Oranges and Sunshine: the story of Britain’s “child migrants”
14 July 2011
Directed by Jim Loach, screenplay by Rona Munro
In his first feature-length film, British director Jim Loach explores fraught terrain—the mass deportation of children from England and their incarceration by government and religious authorities in Australia’s rural outback. The film premiered in Britain last year and began a limited release in Australian cinemas last month.
Based on a 1996 book, Empty Cradles, by English social worker Margaret Humphreys (played by Emily Watson), the film traces the fight she led on behalf of thousands of child-deportees whose lives were irreparably scarred by the trauma of separation, exile and frequently brutal imprisonment.
Oranges and Sunshine shifts between two countries whose histories are inextricably linked. The film opens in Nottingham in England’s East Midlands—outside a block of council flats, a police car pulls up and a baby is taken from its mother’s arms by a woman (Margaret Humphreys) from Nottingham social services.
Fast forward to 1986 and Humphreys, a social worker, conducts fortnightly meetings for adults affected by adoption. Outside, she is accosted by an Australian woman who claims she was shipped from Britain as a four-year-old. “There were hundreds of us,” the woman insists. “I’m sorry,” replies Humphreys, “that can’t be right.” Yet a chance encounter days later prompts her to investigate, marking the start of an all-consuming journey.
Rona Munro’s screenplay follows Humphreys as she uncovers the facts surrounding the deportation of children from Britain in the decades following World War II. She is blocked repeatedly by the British and Australian governments, and by the prominent charities and religious organisations involved. The film focuses on the relationship of Humphreys with two of the “child migrants”, now in their 40s and living in Australia—Jack (played by Hugo Weaving) and Len (David Wenham)—as each comes to terms with his past.
Loach (the son of veteran filmmaker Ken Loach) and Munro have embraced a subject of great social importance. From the late nineteenth century, an estimated 130,000 children were taken from welfare institutions in England, Scotland, Wales and Northern Ireland and shipped to the farthest reaches of the British Commonwealth. Canada, for instance, received 100,000 child migrants between 1880 and the 1930s. An estimated one million Canadians are descended from these ‘orphans’. The story of Britain’s ‘lost generations’ has never before been told on the big screen.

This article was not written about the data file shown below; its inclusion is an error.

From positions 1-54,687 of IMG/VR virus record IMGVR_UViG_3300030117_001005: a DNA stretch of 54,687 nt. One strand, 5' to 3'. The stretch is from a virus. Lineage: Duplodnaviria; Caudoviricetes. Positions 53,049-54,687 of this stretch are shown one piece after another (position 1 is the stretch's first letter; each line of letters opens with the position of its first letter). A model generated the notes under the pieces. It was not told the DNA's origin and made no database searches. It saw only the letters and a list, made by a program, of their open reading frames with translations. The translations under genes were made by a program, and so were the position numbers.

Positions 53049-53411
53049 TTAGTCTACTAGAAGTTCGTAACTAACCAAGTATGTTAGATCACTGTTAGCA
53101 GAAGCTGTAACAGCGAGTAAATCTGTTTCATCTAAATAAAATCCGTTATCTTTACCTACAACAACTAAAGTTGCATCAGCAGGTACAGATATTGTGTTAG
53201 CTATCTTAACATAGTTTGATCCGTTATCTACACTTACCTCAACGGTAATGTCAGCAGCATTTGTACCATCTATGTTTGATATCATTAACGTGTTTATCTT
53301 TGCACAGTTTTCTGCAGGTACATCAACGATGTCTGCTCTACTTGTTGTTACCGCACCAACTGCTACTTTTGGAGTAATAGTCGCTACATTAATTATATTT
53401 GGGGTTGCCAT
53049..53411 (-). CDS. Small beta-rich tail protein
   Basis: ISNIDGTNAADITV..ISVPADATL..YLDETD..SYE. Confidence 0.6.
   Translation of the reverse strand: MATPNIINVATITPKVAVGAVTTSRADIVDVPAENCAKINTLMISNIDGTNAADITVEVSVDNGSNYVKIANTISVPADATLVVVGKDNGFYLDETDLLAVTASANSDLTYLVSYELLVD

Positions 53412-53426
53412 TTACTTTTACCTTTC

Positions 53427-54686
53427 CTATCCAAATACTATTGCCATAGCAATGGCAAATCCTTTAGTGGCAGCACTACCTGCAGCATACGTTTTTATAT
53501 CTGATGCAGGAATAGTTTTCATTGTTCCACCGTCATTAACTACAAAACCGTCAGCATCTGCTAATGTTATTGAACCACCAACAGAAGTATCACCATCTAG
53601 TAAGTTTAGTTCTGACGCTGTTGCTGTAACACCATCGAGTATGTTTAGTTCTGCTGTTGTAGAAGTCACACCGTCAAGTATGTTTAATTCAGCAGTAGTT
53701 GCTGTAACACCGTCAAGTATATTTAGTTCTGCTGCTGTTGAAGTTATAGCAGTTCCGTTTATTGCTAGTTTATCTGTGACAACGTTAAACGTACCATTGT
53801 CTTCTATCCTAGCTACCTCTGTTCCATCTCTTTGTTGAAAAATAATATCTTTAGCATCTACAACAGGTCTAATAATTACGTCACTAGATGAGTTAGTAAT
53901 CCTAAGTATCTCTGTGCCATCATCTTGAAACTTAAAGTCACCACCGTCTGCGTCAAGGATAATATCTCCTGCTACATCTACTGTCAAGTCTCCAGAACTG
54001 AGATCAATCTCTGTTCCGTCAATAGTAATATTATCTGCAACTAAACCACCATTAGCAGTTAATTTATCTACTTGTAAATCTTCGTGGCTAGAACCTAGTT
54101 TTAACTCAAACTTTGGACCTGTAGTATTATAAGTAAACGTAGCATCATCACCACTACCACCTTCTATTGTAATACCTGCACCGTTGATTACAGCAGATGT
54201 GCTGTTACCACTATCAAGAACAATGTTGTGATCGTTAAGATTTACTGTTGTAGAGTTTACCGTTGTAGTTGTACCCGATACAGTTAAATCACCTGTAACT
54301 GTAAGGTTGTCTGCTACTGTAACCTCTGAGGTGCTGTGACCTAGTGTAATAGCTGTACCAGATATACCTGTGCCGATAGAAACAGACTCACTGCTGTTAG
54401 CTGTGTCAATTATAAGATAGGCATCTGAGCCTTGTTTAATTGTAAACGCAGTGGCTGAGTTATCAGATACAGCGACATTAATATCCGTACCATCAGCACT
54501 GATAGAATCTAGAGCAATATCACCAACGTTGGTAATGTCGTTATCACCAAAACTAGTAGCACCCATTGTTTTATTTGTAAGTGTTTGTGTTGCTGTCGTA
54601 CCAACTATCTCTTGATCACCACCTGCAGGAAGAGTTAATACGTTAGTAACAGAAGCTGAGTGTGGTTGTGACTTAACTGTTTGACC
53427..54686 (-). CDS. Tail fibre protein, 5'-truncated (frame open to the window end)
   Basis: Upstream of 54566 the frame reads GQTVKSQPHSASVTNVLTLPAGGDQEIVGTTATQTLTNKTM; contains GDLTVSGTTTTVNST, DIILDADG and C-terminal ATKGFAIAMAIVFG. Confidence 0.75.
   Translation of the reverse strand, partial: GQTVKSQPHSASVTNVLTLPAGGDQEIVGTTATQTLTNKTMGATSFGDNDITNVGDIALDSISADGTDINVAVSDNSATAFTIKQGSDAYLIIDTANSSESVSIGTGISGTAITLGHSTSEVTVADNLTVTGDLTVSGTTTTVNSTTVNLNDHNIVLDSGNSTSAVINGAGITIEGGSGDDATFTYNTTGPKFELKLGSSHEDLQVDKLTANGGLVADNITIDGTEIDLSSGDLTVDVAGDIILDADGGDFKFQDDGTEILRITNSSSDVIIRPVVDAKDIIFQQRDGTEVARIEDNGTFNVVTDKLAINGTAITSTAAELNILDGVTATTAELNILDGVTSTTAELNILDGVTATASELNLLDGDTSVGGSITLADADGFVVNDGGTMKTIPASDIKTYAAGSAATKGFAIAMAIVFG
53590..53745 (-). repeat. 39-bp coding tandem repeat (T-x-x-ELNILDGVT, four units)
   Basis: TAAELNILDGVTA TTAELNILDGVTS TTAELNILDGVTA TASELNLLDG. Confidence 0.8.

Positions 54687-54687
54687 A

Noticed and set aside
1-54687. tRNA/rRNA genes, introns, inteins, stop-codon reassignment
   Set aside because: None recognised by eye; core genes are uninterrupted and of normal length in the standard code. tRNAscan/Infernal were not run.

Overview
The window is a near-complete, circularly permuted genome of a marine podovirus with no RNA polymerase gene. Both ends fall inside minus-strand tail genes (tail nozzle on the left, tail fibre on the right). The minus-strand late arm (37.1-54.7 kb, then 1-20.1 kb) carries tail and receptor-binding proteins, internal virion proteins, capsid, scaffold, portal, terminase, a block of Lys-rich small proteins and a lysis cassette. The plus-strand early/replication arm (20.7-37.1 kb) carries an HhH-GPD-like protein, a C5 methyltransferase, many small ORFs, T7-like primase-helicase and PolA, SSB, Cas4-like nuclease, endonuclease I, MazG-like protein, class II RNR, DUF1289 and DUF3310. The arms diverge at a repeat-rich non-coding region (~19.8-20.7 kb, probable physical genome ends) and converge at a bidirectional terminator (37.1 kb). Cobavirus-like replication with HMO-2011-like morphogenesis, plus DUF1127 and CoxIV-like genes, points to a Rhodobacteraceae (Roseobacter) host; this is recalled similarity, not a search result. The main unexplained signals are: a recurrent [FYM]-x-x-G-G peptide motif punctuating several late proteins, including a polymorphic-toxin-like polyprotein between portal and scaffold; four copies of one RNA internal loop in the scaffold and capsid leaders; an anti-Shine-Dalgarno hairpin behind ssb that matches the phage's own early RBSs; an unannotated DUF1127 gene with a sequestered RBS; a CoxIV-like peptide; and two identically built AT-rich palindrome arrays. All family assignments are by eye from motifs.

Watching Oranges and Sunshine is a harrowing experience. The scale of the injustice and cruelty is overwhelming. Children and their parents in Britain were systematically lied to and stripped of their most fundamental legal and social rights. Charities—including Dr Barnados and the Salvation Army—told thousands of children their parents were dead. They were deported against their will and without their parents’ knowledge or consent. Mothers who searched for sons and daughters were led to believe they had found new homes with loving foster-parents and were “better off without them”. Some were told their children were deceased.
While child migrants were also sent to Canada, New Zealand and Rhodesia, the wave of deportees shipped to Australia during the late 1940s and 1950s suffered the harshest treatment. Some 7,000 children between the ages of 3 and 15 were packed off to institutions in the remote outback where they worked as agricultural and domestic slaves. Many suffered extreme physical and sexual abuse. Their treatment eerily echoes the country’s origins as a penal settlement.
The emotional legacy of child migration lies at the core of Loach’s film, and the performances delivered by Weaving and Wenham are genuinely moving. Weaving’s Jack is a gentle burly giant, whose emotional fragility is rendered with breathtaking authenticity. Len, another child migrant, is truculent and aggressive, with a tightly wound persona that shields him from the past. These characters are portrayed with commitment. Their stories are based on those of actual child migrants, as told to Humphreys and recounted in Empty Cradles.
The central weakness in Loach’s film (and Munro’s screenplay) is its failure to penetrate with sufficient depth the broader social and historical context of the child migrant programs. The viewer unfamiliar with this history is left none the wiser about what caused all this suffering.